Data breach alert: Protecting your sensitive information from cybercriminals

  • 16 May 2023
  • 4 Mins Read
  • 〜 by Annette Muindi

A data breach is any security incident in which unauthorized parties gain access to sensitive data or confidential information, including personal data (ID numbers, bank account numbers, healthcare data) or corporate data (customer data records, intellectual property, financial information).

How data breaches occur

The following are ways data breaches may occur:

  •         Through an Accidental Insider. An example would be an employee using a co-worker’s computer and reading files without having the proper authorization permissions. The access is unintentional, and no information is shared. However, because it was viewed by an unauthorized person, the data is considered breached.
  •         Through a Malicious Insider. This person purposely accesses and/or shares data with the intent of causing harm to an individual or company. The malicious insider may have legitimate authorization to use the data, but the intent is to use the information in nefarious ways.
  •         Lost or Stolen Devices. An unencrypted and unlocked laptop or external hard drive, anything that contains sensitive information, goes missing.
  •         Malicious Outside Criminals. These are hackers who use various attack vectors to gather information from a network or an individual.

Cases of data breaches in Kenya

Kenya Airports Authority had its network breached in a cyberattack by a notorious group called Medusa. The hack happened in February 2023. According to NTV, the cyberattack had no ‘significant’ operational and financial impact, with security enhancements implemented to ensure that data stored on affected systems are secure. However, the attack affected KAA website for a number of days and the attackers released 514 GB of data. This data included procurement plans, physical plans, site surveys, invoices and receipts.

On 23rd April 2023, Naivas supermarket chain announced that it had been the victim of a ransomware attack by an online criminal organisation. Naivas also admitted that it may have compromised some of their data. Naivas emphasized that on becoming aware of the attack, they took immediate steps to prevent external access and engaged leading cybersecurity experts, CrowdStrike, to ensure system integrity. They assured Kenyans that the process was completed and their systems were secure.

What to do if your organisation’s data is breached

The Data Protection Act requires that once a data breach occurs, it should be reported to the Data Commissioner. If you are a data controller you should report the breach to the Data Commissioner within 72 hours of becoming aware of the breach. On the other hand, if you are a data processor, you report the breach to the data controller within 48 hours of becoming aware of the breach. In some cases, you may also need to notify the impacted individuals.

Apart from notification, you should also take remedial measures to mitigate the effects of the breach and to prevent future recurrence of the breach.

How to prevent a data breach

According to the Data Protection Act and regulations, the data controller or data processor is required to develop, publish and regularly update a policy reflecting their personal data handling practices. The policy may include:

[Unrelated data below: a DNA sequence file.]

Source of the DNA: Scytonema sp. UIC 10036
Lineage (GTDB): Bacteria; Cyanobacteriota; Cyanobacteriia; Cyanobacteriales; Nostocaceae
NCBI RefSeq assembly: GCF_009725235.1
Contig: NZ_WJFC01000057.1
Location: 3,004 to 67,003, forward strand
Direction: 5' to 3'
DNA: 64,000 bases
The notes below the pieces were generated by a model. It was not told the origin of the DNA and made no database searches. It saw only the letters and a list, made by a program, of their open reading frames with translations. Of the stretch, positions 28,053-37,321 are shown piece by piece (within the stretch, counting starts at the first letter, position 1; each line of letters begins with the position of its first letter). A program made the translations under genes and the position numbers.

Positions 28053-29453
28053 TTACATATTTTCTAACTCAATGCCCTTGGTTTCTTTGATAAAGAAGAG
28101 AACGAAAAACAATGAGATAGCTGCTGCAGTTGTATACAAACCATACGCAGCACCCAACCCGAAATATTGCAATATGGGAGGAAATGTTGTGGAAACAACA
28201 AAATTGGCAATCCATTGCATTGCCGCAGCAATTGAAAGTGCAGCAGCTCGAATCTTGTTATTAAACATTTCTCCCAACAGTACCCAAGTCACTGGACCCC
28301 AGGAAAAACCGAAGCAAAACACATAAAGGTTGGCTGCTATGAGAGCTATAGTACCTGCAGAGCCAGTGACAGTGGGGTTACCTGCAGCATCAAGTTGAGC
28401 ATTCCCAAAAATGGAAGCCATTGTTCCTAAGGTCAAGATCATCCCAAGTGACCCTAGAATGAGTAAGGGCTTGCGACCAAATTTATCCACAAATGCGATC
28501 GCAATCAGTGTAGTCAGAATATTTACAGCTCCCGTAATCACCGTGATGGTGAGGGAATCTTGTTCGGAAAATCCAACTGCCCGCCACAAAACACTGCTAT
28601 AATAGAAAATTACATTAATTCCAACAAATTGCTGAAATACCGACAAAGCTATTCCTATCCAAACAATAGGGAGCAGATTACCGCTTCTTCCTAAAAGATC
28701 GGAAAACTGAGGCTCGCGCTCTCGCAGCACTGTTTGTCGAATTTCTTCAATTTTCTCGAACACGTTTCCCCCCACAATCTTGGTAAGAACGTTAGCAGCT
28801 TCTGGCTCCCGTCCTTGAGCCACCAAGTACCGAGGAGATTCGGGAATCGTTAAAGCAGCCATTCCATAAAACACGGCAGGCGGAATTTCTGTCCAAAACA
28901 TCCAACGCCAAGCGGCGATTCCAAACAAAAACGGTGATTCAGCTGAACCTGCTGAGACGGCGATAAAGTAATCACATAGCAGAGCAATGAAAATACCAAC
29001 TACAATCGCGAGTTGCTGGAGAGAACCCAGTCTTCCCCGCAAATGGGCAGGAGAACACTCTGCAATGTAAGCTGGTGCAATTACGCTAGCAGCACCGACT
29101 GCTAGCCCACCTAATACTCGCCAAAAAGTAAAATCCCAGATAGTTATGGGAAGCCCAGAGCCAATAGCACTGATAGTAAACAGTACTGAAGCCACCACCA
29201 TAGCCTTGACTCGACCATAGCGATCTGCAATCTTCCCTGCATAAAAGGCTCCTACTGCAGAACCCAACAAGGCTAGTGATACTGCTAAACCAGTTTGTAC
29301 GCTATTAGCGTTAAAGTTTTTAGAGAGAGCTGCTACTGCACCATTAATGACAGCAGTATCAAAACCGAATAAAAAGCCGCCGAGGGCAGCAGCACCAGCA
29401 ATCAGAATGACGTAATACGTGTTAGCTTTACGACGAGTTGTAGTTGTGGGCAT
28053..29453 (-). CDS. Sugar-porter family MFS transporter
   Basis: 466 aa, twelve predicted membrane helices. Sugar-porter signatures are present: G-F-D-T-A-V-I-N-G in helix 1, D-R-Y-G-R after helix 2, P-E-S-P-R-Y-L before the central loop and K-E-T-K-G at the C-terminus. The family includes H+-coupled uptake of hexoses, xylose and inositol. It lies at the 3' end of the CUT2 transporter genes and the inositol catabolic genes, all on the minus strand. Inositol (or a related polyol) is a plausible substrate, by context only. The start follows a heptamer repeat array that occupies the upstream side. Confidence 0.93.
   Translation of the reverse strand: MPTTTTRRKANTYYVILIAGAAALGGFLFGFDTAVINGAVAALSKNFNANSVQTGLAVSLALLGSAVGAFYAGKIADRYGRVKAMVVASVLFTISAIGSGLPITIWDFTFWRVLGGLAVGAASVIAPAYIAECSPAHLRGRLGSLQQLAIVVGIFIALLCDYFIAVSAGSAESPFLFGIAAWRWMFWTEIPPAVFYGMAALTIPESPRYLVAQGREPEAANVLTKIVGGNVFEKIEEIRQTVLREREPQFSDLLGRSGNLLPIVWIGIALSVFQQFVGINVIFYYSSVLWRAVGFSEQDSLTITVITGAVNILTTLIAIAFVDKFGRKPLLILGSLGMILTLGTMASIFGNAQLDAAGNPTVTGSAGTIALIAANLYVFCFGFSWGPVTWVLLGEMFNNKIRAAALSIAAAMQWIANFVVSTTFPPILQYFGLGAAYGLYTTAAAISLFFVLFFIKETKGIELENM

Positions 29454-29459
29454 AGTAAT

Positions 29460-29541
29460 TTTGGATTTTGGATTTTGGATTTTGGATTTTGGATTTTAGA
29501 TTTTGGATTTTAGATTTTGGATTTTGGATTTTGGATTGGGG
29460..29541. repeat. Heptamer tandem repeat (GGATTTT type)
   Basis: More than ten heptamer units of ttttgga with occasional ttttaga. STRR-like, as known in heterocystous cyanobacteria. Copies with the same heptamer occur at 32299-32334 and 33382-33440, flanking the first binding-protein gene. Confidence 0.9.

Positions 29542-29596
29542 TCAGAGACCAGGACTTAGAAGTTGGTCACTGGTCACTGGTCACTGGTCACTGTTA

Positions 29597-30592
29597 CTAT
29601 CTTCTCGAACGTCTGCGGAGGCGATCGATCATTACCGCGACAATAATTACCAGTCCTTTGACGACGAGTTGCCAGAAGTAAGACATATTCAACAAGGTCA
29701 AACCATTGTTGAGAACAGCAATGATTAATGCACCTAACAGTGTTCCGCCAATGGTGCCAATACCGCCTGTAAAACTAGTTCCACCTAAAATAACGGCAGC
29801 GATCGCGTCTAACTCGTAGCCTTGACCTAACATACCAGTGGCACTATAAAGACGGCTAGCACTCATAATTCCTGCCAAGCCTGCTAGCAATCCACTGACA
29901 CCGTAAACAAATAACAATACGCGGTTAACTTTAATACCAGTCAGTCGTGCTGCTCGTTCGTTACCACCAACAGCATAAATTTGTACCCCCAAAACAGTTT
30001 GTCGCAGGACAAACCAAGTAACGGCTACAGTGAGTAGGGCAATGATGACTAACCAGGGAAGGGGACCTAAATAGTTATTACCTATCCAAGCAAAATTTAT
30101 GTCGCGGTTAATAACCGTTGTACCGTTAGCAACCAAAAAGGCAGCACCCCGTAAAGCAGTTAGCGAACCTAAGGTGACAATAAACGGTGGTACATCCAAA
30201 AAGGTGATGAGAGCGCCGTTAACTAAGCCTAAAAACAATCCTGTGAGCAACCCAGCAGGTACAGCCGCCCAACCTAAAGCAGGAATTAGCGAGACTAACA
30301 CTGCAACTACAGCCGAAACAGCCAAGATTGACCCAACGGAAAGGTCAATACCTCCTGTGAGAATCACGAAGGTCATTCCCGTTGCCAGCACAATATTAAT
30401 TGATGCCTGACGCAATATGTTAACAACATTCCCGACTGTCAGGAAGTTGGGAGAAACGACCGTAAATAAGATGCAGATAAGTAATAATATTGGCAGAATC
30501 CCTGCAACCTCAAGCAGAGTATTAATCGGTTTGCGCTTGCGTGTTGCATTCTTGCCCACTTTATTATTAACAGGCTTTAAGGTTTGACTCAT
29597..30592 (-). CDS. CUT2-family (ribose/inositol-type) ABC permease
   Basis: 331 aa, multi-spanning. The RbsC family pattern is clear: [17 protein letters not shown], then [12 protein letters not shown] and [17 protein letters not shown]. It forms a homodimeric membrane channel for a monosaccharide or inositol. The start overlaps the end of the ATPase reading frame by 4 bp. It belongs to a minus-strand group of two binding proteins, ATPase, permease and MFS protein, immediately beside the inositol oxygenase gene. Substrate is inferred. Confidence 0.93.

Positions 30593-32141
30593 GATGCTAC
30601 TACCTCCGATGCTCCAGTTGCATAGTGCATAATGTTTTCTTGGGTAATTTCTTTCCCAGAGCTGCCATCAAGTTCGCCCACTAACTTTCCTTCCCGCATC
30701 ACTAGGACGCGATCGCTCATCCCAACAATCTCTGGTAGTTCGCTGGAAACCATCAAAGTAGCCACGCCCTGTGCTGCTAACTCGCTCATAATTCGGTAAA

1.       The nature of personal data collected and held;
  2.       How a data subject may access their personal data and exercise their rights with respect to that personal data;
  3.       Complaints handling mechanisms;
  4.       The lawful purpose for processing personal data;
  5. Obligations or requirements where personal data is to be transferred outside the country, to third parties, or other data controllers or data processors located outside Kenya and where possible, specify such recipients;
  6.       The retention period and schedule; and
  7.       The collection of personal data from children, and the criteria to be applied.

The Regulations provide for specific obligations to the data controller and data processor. These obligations arise due to the data protection principles of integrity, confidentiality, and availability. These obligations include:

  1.       Having an operative means of managing policies and procedures for information security;
  2. Assessing the risks against the security of personal data and putting in place measures to counter identified risks;
  3.       Processing that is robust to withstand changes, regulatory demands, incidents, and cyber-attacks;
  4.     Ensuring only authorised personnel have access to the data necessary for their processing tasks;
  5.       Securing transfers shall be secured against unauthorised access and changes;
  6.       Securing data storage from use, unauthorised access, and alterations;
  7.     Keeping back-ups and logs to the extent necessary for information security;
  8.     Using audit trails and event monitoring as a routine security control;
  9.     Protecting sensitive personal data with adequate measures and, where possible, kept separate from the rest of the personal data;
  10.         Having in place routines and procedures to detect, handle, report, and learn from data breaches; and
  11.     Regularly reviewing and testing software to uncover vulnerabilities in the systems supporting the processing.